Research by SecureWorks, the managed IT security firm, suggests that the number of attacks on banking, credit union and utility firms using SQL Injection - a type of Web application attack - is rising fast.
According to Jon Ramsey, the firm's CTO, between January and March of this year, the company blocked somewhere between 100 and 200 attacks of this type every day for its clients.
"As of April, we have seen that number jump from 1,000 to 4,000 to 8,000 per day," he says.
"The majority of the attacks are coming from overseas," said Ramsey, adding that, although the company has seen a higher volume than with other types of attacks, what makes the SQL Injection exploits so worrisome is that they are often indicative of a targeted attack.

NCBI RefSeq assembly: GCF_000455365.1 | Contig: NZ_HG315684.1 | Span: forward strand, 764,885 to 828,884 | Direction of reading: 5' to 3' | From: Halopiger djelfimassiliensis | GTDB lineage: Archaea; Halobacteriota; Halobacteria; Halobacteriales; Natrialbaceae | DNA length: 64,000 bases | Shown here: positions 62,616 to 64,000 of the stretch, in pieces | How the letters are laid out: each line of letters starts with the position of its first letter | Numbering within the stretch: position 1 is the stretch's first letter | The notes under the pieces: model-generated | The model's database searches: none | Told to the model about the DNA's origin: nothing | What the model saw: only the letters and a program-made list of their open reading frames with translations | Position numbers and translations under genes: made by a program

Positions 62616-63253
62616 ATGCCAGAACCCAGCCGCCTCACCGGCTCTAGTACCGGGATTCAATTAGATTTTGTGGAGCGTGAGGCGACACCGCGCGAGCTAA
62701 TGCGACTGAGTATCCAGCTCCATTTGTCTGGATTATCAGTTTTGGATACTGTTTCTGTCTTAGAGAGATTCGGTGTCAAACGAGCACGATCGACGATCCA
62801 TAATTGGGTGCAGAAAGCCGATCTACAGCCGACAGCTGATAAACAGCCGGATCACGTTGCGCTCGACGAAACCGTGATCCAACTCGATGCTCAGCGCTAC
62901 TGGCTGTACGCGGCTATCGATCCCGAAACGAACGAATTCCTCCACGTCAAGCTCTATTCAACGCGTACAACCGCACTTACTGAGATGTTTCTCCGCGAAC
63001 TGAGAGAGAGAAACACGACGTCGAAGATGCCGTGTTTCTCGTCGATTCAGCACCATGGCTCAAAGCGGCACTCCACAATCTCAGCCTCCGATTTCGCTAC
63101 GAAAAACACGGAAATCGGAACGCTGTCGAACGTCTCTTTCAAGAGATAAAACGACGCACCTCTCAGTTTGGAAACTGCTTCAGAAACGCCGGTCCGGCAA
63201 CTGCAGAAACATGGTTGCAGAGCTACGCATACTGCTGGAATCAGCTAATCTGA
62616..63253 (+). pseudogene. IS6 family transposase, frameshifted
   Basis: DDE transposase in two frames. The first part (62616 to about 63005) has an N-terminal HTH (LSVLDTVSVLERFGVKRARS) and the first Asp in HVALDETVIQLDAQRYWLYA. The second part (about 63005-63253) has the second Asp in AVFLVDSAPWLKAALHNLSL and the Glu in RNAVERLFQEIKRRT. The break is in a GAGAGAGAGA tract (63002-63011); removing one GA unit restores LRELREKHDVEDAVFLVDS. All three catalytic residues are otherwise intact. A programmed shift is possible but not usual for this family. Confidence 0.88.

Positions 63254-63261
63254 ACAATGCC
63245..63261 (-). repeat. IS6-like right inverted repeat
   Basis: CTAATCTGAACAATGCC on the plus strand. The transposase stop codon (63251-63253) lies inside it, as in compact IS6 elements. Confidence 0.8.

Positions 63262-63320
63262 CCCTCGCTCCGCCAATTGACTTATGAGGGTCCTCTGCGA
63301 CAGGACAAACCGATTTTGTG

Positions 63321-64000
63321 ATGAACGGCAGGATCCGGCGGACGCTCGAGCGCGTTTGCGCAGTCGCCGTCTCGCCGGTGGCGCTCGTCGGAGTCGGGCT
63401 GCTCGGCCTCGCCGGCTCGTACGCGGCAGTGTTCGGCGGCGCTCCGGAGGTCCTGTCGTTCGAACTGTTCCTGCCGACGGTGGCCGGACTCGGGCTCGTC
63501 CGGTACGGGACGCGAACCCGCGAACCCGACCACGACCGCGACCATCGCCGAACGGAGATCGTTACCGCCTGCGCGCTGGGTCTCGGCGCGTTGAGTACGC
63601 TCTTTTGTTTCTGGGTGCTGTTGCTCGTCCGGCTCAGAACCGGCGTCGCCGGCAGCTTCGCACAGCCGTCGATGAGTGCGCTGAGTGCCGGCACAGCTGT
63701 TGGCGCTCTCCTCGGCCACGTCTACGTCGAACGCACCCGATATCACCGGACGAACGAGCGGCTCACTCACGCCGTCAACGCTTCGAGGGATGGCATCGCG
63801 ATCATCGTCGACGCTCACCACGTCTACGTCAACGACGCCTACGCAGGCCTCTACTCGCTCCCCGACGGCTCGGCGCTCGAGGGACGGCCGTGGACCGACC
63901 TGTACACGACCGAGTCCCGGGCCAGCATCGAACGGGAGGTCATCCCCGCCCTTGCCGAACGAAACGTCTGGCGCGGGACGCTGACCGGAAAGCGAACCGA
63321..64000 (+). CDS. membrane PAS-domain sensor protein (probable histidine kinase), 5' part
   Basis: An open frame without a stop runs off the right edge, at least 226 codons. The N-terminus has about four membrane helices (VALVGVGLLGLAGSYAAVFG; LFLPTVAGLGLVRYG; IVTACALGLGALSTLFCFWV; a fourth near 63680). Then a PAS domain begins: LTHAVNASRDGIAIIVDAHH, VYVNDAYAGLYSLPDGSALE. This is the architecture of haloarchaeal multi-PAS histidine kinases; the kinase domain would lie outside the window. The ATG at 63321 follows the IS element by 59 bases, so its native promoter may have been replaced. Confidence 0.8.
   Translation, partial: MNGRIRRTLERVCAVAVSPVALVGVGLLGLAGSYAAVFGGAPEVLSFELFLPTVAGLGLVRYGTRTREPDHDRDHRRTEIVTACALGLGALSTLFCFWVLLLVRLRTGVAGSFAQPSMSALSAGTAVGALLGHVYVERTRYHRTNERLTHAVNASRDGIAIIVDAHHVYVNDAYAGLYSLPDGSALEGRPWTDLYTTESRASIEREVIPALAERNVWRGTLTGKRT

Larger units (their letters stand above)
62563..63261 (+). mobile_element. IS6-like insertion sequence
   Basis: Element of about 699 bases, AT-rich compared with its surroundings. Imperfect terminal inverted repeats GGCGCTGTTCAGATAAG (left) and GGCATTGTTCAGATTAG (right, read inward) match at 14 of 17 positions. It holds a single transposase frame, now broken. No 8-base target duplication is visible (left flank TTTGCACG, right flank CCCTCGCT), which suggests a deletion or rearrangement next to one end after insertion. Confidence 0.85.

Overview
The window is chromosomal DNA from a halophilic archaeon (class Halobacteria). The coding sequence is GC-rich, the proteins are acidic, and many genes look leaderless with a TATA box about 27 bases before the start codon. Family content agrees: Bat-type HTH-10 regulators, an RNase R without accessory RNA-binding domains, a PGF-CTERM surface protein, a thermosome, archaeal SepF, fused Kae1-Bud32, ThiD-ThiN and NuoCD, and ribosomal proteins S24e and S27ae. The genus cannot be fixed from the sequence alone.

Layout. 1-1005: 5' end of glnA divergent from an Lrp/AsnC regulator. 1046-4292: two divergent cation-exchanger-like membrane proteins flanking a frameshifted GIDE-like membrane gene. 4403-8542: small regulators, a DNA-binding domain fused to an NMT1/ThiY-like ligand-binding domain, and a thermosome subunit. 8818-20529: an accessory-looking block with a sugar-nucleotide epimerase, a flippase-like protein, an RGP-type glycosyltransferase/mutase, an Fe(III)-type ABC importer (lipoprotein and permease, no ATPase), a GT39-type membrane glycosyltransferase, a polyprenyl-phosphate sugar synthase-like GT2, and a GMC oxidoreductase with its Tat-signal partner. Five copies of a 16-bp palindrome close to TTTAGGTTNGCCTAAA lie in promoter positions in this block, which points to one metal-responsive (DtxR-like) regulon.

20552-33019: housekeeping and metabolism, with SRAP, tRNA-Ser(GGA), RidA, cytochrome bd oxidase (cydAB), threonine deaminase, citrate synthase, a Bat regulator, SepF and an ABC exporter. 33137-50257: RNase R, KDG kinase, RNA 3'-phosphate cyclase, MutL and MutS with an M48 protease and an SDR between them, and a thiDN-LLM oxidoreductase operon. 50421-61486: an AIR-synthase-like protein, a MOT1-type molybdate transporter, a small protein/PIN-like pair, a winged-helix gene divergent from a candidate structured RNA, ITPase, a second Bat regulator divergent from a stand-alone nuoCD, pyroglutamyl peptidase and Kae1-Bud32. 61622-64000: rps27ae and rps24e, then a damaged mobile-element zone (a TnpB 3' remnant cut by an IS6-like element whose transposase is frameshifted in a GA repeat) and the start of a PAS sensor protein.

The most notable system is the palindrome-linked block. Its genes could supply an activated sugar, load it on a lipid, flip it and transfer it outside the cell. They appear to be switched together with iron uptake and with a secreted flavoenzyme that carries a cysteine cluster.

Ramsey went on to say that, depending on the sophistication of the attacker, the online criminal can potentially gain access to a bank or utility company's key customer databases containing social security numbers, account numbers, credit card numbers and email addresses.
A recent example of a SQL Injection attack occurred last December when Russian hackers broke into a Rhode Island government Web site and stole credit card information from people who had carried out business online with state agencies.
According to Ramsey, the Russian hackers claimed to have stolen 53,000 credit card numbers during this attack.
The solution to these types of attacks, he says, is for organisations to use 'input validation' for any form on their site to ensure that only the type of input that is expected is accepted.
Additionally, says Ramsey, organisations need to protect not only their applications, but the server on which they run, the database from which the Web application is retrieving information, and the operating systems upon which the Web servers, applications and database reside...